Notable as a founding member of the American Jewish Committee and a director of the National Association for the Advancement of Colored People, this civil rights attorney and activist is also remembered for representing convicted murderer Leo Frank in a United States Supreme Court appeal.
After apprenticing with attorney Nathaniel B. Smith, he studied briefly at Columbia University and began working for a Syracuse-based law firm.
A conservationist as well as an attorney and human rights advocate, Marshall helped establish the New York State College of Forestry.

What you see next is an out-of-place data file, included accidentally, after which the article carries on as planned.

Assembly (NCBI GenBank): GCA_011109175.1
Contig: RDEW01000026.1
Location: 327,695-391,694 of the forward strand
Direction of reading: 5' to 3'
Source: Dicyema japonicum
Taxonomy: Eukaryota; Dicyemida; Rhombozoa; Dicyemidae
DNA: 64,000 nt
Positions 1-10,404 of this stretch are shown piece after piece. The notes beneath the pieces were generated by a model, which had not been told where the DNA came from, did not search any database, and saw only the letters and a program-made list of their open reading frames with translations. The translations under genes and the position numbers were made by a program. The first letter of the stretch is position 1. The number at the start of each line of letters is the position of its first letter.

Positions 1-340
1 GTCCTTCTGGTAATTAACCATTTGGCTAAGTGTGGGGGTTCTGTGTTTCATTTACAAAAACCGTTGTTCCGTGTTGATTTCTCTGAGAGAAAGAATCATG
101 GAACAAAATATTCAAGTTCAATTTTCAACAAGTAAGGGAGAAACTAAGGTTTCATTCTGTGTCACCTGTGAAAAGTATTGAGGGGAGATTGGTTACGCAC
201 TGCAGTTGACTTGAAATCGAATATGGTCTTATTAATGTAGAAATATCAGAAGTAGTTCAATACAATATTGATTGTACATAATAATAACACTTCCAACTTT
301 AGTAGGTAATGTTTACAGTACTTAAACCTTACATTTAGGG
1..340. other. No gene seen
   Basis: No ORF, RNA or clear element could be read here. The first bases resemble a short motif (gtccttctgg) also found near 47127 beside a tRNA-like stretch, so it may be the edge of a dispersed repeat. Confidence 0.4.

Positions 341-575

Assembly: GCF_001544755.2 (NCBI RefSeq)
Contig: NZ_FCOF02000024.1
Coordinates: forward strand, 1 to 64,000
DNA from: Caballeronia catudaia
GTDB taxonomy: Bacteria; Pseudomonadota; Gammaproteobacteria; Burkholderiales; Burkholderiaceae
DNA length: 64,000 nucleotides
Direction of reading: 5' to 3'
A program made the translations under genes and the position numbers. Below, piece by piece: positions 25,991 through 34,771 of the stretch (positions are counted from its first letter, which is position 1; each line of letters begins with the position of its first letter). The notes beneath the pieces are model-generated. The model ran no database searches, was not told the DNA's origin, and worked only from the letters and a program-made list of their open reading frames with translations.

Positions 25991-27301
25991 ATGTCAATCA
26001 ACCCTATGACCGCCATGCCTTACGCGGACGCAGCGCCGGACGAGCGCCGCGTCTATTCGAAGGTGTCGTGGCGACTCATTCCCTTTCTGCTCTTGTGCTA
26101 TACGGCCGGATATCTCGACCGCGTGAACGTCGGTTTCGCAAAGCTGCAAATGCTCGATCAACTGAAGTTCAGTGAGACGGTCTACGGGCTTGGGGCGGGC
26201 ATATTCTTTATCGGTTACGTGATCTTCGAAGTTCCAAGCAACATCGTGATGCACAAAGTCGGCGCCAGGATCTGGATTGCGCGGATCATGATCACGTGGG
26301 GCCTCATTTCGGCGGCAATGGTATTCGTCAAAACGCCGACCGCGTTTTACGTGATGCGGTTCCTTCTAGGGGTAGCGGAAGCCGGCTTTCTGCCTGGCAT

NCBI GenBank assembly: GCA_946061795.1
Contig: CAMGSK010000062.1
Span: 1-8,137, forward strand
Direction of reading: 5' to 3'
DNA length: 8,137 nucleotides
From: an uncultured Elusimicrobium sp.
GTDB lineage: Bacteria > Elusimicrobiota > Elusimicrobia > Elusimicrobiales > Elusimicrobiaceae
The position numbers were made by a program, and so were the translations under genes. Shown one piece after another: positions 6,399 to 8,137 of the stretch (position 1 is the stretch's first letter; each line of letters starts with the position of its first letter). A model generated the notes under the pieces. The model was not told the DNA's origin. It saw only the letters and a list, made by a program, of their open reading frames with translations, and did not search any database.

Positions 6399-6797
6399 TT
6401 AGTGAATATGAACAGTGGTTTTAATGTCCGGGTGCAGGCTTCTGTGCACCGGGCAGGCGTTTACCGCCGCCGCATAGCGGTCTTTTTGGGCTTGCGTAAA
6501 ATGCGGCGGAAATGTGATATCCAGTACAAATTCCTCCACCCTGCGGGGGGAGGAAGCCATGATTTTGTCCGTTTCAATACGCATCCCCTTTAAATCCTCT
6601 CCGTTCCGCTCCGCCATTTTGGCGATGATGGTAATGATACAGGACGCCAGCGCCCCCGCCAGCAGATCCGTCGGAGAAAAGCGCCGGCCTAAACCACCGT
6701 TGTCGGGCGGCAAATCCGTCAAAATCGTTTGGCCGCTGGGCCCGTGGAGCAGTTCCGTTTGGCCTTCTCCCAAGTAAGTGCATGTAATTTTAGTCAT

The child of German-Jewish immigrants, he grew up in Syracuse, New York. His marriage to Florence Lowenstein resulted in children named James, Ruth, Bob, and George.
His son, Bob Marshall, had a prominent career as a conservationist and author.